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The Hidden Costs of Control

  • Michael Kosfeld
  • Armin Falk

We analyze the consequences of control on motivation in an experimental principalagent game, where the principal can control the agent by implementing a minimum performance requirement before the agent chooses a productive activity. Our results show that control entails hidden costs since most agents reduce their performance as a response to the principal?s controlling decision. Overall, the effect of control on the principal?s payoff is nonmonotonic. When asked for their emotional perception of control, most agents who react negatively say that they perceive the controlling decision as a signal of distrust and a limitation of their choice autonomy. (JEL D82, Z13)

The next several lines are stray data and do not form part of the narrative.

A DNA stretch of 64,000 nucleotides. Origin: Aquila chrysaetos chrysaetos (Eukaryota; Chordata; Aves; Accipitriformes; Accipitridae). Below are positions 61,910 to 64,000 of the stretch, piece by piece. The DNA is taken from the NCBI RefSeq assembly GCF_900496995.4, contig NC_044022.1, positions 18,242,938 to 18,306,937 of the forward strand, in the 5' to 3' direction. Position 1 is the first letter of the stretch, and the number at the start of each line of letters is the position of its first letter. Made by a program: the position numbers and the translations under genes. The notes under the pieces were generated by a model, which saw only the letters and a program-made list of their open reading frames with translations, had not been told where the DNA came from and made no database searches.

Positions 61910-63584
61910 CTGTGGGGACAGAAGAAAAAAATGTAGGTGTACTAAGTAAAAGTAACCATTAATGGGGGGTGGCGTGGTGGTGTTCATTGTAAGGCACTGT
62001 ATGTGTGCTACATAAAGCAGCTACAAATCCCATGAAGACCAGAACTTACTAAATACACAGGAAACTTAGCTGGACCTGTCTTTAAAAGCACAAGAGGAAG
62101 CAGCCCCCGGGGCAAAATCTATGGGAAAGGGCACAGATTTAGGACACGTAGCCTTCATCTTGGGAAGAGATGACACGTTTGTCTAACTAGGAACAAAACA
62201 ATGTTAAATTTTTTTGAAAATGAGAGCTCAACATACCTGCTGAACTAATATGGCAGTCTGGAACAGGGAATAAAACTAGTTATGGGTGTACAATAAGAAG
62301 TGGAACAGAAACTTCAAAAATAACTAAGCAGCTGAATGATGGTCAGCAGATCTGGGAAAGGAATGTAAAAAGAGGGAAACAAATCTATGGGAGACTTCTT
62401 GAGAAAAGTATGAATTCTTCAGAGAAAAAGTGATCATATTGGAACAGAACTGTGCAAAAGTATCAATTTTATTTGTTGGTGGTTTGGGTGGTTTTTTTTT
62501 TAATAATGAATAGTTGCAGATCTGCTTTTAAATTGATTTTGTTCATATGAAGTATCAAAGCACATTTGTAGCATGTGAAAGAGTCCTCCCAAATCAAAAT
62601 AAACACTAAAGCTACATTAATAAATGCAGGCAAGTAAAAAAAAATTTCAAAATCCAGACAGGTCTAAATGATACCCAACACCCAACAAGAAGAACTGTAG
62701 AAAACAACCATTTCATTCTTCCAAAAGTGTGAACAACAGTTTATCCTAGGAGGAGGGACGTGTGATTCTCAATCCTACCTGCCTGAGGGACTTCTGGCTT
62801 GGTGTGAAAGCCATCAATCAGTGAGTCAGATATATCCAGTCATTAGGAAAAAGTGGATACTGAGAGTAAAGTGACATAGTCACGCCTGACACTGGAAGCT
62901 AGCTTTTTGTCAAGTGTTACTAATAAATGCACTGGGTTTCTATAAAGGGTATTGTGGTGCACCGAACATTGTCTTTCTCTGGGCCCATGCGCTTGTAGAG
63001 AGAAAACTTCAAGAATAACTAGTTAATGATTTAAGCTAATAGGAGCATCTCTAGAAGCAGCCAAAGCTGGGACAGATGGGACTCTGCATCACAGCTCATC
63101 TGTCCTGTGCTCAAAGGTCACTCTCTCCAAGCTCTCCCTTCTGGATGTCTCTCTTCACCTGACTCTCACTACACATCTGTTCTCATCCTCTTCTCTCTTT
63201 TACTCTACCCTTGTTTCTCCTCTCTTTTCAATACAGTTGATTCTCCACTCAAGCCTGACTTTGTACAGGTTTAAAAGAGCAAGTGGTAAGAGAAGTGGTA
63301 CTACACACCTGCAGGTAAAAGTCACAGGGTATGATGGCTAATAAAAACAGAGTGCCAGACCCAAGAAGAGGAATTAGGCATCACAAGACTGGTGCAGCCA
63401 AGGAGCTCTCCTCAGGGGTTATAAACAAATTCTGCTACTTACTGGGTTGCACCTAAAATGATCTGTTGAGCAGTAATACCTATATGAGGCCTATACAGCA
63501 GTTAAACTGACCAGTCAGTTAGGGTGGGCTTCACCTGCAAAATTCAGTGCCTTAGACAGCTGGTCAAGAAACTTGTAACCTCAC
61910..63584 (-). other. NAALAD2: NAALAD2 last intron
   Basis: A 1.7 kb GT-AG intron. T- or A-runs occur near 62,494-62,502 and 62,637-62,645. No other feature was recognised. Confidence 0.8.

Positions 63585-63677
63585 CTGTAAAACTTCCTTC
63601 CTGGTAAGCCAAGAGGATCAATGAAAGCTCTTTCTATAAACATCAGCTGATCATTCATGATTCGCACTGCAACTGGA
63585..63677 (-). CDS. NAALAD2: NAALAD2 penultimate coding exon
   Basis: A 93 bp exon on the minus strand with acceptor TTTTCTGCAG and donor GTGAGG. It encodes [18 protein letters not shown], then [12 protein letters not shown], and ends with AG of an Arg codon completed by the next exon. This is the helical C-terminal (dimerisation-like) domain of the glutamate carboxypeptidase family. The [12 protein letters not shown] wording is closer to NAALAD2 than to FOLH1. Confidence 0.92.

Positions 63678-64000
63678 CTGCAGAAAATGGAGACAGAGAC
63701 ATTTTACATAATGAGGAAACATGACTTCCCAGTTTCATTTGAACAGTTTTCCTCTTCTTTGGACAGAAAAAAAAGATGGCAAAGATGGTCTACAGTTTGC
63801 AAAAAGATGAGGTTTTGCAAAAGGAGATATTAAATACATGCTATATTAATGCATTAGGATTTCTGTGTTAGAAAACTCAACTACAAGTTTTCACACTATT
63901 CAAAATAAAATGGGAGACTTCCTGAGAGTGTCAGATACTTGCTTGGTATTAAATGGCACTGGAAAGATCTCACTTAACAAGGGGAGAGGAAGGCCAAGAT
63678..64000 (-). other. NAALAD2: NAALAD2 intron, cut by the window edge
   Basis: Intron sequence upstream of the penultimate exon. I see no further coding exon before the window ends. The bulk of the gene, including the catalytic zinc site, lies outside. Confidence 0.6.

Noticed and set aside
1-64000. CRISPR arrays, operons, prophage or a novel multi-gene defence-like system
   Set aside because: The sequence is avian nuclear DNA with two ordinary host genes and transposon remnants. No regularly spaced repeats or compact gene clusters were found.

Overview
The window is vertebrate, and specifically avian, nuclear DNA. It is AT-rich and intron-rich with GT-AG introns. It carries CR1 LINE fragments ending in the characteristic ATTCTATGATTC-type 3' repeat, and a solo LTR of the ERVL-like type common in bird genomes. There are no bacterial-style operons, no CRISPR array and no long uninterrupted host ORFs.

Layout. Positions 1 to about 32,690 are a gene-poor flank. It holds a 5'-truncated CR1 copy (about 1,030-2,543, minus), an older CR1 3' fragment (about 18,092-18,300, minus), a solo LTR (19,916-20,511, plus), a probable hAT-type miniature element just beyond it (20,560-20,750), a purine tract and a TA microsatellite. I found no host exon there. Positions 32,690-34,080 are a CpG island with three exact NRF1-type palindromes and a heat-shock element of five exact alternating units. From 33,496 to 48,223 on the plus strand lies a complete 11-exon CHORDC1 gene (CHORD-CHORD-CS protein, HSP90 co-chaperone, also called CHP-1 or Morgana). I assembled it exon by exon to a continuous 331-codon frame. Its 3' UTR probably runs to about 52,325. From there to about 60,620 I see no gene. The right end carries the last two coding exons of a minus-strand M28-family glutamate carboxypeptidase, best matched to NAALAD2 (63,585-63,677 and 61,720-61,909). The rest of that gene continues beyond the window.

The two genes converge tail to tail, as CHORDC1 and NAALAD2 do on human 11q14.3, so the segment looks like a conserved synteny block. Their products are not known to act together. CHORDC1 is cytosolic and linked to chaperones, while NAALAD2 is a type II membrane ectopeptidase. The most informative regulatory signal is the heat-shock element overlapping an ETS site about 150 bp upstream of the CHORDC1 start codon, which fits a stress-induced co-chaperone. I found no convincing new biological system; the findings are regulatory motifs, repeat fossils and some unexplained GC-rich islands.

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Article provided by American Economic Association in its journal American Economic Review.

Volume (Year): 96 (2006)
Issue (Month): 5 (December)
Pages: 1611-1630

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Handle: RePEc:aea:aecrev:v:96:y:2006:i:5:p:1611-1630
Note: DOI: 10.1257/aer.96.5.1611
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